Fuck It, Let’s Boogie (or Everything Will Be Taken Away): Adrian Piper’s A Synthesis of Intuitions: 1965–2016 by Jessica Lanay

A retrospective by the groundbreaking conceptual artist.

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Adrian Piper, Recessed Square, 1967. Masonite on wood frame (refabricated 2017). 36 x 36 x 9 inches. Collection Adrian Piper Research Archive Foundation Berlin. © Adrian Piper Research Archive Foundation Berlin. Photography by Timo Ohler. 

At Adrian Piper’s retrospective at the Museum of Modern Art, A Synthesis of Intuitions: 1965–2016, a piece of unlined notebook paper features a drawing in marker of a flower fantastical in color, its petals the shape of tear drops radiating outward in yellow, blue, purple, and pink. Next to the drawing is cursive handwriting that reads, “If I were to tell you that the empire state building is made out of the petals of violets, would you trust me to draw your picture?” This image provides a clue to what unifies Piper’s starkly precise body of work—the question of perception, authority, what people manifest, and what people believe.

Piper’s work scratches at the nexus of interior perception, external manifestations, and authoritarian institutions’ role in managing them to their benefit. With its methodology of exposing taxonomies, Piper’s art pushes at faults of reasoning such as one-dimensional perceptions of gender and race—taxonomies flattened by dominant ideologies. If we imagine self-perception and the external world as two separate vectors careening toward one another, Piper’s work is there to investigate the site of collision.

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Adrian Piper, LSD Self-Portrait from the Inside Out, 1966. Acrylic on canvas. 40 x 30 inches. Emi Fontana Collection. © Adrian Piper Research Archive Foundation Berlin. Photography by Boris Kirpotin.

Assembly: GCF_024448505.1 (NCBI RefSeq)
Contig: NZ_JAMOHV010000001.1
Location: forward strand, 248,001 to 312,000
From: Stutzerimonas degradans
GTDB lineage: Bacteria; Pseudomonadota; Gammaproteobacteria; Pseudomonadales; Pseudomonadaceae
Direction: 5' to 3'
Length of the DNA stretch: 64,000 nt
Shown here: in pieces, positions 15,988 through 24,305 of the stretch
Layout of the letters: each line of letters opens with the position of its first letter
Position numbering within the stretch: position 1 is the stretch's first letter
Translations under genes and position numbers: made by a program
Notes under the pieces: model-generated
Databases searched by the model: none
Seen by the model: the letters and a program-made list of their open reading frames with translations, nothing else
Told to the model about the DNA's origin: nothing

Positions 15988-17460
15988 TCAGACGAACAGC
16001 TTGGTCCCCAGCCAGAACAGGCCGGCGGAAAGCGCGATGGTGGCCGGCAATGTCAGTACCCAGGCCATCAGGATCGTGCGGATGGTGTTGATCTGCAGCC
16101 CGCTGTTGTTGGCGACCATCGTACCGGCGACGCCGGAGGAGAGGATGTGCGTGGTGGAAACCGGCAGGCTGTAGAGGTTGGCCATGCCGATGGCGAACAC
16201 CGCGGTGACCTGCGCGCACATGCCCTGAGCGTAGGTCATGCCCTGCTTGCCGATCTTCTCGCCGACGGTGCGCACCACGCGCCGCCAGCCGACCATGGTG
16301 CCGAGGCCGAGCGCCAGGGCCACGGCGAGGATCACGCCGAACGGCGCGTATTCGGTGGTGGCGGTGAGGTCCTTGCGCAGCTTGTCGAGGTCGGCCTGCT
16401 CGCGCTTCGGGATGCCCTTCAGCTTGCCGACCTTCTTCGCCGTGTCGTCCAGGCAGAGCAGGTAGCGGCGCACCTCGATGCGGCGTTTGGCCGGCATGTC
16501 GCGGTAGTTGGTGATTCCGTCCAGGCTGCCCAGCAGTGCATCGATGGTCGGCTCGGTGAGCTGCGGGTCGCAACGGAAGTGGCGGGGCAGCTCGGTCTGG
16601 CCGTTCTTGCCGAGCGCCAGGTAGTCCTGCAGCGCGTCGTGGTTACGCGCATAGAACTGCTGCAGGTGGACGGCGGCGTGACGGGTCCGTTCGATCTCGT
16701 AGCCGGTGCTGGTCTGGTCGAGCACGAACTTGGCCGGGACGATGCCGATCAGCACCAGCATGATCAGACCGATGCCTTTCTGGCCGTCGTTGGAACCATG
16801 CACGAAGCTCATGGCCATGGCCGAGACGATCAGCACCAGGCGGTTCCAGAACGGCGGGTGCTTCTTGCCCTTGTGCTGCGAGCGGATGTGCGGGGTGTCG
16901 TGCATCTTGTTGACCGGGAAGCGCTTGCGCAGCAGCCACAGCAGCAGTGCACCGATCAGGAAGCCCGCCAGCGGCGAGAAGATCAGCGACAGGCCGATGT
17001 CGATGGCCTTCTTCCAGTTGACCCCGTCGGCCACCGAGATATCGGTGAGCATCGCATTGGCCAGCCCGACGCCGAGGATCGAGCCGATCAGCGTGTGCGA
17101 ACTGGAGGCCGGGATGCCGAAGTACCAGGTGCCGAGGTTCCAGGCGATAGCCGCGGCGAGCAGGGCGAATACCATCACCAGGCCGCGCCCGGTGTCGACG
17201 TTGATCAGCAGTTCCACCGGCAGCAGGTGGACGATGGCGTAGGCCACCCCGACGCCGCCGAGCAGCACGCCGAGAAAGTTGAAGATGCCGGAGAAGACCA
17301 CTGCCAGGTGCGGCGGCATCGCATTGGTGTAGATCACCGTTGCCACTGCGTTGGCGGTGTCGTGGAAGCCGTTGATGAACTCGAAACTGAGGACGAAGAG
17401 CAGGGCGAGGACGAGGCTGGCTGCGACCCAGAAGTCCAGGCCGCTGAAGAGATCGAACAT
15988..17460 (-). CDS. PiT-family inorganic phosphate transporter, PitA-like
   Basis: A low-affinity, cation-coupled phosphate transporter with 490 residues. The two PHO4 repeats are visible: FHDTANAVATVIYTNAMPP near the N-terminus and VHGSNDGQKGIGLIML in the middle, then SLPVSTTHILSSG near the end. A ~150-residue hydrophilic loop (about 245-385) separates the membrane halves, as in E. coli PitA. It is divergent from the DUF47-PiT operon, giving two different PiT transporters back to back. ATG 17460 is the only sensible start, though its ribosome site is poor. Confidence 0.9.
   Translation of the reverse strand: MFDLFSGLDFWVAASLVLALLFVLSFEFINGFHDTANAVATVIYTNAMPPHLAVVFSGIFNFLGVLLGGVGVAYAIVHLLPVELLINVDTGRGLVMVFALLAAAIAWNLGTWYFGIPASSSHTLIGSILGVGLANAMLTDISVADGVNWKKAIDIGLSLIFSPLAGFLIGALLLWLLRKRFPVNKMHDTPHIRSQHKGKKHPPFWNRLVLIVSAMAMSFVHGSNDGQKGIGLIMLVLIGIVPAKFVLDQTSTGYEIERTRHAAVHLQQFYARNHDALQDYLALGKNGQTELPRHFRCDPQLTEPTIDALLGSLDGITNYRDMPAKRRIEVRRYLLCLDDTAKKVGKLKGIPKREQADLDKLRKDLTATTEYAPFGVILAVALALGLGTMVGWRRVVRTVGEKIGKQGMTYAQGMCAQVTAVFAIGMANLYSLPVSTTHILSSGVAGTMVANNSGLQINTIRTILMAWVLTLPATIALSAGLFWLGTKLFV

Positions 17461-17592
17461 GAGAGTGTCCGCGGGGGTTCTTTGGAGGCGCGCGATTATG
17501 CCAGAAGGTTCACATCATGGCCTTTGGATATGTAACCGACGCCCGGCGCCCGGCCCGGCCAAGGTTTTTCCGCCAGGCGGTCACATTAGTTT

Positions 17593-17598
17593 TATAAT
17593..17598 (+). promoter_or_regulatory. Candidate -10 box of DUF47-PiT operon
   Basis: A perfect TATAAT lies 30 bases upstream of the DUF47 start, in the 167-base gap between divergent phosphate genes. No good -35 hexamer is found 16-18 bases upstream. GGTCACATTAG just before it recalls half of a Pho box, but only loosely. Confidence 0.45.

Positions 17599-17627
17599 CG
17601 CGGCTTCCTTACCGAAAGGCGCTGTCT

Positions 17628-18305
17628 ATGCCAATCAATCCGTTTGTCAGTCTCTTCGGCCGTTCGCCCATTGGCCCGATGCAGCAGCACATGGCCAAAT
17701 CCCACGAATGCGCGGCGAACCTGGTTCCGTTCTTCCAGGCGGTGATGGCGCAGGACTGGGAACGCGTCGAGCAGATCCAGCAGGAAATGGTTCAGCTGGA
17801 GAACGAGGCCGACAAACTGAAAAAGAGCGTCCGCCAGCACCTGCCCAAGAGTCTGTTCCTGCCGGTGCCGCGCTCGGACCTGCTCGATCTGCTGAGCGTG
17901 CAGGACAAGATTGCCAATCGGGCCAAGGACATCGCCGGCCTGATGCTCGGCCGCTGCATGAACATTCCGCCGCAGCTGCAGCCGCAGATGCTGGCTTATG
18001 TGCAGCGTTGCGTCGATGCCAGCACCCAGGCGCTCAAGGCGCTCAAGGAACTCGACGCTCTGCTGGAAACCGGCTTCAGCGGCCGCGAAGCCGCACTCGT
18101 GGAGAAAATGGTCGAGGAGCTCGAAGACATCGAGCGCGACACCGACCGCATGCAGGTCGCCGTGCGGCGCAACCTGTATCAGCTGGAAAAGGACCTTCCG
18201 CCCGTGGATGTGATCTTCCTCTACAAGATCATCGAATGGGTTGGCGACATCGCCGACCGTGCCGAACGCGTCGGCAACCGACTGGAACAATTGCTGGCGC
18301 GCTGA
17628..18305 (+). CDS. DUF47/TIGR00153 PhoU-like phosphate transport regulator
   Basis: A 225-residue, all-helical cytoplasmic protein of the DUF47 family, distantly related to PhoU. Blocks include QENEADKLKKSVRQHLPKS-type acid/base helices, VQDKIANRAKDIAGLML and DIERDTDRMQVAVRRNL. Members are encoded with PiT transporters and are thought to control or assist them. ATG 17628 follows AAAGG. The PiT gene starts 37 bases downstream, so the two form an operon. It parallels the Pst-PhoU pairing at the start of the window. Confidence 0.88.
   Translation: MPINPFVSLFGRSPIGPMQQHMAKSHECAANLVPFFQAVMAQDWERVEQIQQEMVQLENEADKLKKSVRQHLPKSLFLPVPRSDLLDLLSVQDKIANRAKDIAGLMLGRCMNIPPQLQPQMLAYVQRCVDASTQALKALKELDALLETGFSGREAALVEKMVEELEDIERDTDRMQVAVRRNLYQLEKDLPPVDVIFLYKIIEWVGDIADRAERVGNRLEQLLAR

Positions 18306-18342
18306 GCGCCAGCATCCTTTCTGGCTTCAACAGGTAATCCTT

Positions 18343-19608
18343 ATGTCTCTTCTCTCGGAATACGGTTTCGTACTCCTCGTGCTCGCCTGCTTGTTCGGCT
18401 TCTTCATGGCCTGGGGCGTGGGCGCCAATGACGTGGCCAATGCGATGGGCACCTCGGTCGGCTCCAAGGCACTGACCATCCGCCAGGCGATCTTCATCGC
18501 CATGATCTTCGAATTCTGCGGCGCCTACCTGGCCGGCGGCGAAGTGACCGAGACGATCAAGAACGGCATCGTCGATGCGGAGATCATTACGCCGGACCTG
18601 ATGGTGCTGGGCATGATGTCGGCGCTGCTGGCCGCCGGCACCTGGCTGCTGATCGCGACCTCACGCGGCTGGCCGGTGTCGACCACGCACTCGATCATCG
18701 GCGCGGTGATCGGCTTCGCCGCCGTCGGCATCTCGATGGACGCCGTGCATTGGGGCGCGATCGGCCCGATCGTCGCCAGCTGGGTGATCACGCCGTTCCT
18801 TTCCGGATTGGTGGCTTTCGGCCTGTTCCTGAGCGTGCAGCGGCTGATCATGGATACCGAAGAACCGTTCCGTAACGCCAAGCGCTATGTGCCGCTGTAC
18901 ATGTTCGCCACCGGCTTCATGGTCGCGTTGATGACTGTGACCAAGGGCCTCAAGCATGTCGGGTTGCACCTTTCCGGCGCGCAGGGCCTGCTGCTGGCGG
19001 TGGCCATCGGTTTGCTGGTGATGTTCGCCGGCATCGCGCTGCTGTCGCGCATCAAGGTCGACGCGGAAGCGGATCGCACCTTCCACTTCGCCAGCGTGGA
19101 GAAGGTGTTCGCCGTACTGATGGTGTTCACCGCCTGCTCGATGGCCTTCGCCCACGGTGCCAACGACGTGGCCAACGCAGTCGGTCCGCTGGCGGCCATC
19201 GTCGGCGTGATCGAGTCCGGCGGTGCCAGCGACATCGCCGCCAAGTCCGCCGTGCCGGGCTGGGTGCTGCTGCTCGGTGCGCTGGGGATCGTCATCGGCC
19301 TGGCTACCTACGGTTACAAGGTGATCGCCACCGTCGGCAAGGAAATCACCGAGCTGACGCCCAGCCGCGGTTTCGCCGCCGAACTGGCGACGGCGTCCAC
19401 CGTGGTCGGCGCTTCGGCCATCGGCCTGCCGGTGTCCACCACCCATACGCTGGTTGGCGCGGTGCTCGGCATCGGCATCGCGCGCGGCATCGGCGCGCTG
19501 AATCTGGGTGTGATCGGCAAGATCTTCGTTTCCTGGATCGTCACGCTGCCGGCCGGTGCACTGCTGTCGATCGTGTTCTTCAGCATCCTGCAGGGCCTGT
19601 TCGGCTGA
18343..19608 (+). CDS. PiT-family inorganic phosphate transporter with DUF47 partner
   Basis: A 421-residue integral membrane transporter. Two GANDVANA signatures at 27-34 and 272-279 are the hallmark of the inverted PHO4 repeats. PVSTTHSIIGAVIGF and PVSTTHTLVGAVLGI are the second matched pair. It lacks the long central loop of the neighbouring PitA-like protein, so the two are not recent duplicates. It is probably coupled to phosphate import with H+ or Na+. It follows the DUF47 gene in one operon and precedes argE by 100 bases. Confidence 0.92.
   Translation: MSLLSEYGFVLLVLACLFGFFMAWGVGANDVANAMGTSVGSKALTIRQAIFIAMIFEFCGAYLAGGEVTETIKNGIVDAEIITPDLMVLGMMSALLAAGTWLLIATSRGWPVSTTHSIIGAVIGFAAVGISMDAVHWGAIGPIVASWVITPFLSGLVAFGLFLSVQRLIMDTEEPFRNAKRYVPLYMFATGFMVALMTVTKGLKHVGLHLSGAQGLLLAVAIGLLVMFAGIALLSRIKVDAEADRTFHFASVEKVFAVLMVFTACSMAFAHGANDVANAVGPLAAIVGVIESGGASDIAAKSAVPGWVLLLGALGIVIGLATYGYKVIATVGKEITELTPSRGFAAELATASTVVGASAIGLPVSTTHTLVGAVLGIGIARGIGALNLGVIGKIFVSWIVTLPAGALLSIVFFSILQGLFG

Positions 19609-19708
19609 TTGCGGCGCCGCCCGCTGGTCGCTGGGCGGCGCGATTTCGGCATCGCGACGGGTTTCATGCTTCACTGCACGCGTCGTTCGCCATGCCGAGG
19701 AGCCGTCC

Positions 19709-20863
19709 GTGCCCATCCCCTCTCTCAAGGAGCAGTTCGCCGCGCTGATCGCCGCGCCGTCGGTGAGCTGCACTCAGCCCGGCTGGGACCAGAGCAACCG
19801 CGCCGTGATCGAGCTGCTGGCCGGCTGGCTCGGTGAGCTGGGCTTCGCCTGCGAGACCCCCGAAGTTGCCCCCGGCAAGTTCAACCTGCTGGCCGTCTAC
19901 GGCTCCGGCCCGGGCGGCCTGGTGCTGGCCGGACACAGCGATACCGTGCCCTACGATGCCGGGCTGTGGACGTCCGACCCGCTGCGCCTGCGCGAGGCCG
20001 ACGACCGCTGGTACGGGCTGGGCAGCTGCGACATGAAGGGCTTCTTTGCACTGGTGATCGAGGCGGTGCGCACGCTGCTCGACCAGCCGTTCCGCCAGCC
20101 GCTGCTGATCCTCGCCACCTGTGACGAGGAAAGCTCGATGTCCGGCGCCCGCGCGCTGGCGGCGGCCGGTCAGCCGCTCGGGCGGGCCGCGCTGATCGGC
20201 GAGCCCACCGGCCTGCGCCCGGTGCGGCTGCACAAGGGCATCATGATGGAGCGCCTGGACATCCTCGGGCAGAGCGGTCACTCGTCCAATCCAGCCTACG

In early paintings and drawings such as her LSD series (1965–66), Alice in Wonderland series (1966), and The Barbie Doll Drawings (1967) there is a narrative of transformation. Through the application of patterns and metamorphosis on the page, Piper dematerializes the figure, producing perhaps a sense of dysphoria within the viewer who has to focus more intentionally on the figure on its own terms to gather a sense of understanding. Traditional figures provide the opportunity for relational understanding, but the dismemberment of the figure through pattern and a surrealist approach readjusts the viewer’s initial expectations, forcing the viewer to stand with the art object for what it offers.

The retrospective’s chronological approach establishes a narrative for Piper’s growing concern with how the mind matters (or creates) external realities. This can be seen in Piper’s examination of how space is organized through her cube studies such as Recessed Square (1967), Nine-Part Floating Square (1967–68), 3-2-1 Cube 3-2-1 Cube (Permutations on a Suspended Cube) (1968), Sixteen Permutations of a Planar Analysis of a Square (1968), and various maps. Through her alterations of space, Piper is also organizing a sense of time. Her square studies visually evoke a sense of depth and therefore potential movement. The map studies explore how an imaginative process of visualization, drawing, and naming can be a way to organize space and create a fully externalized system.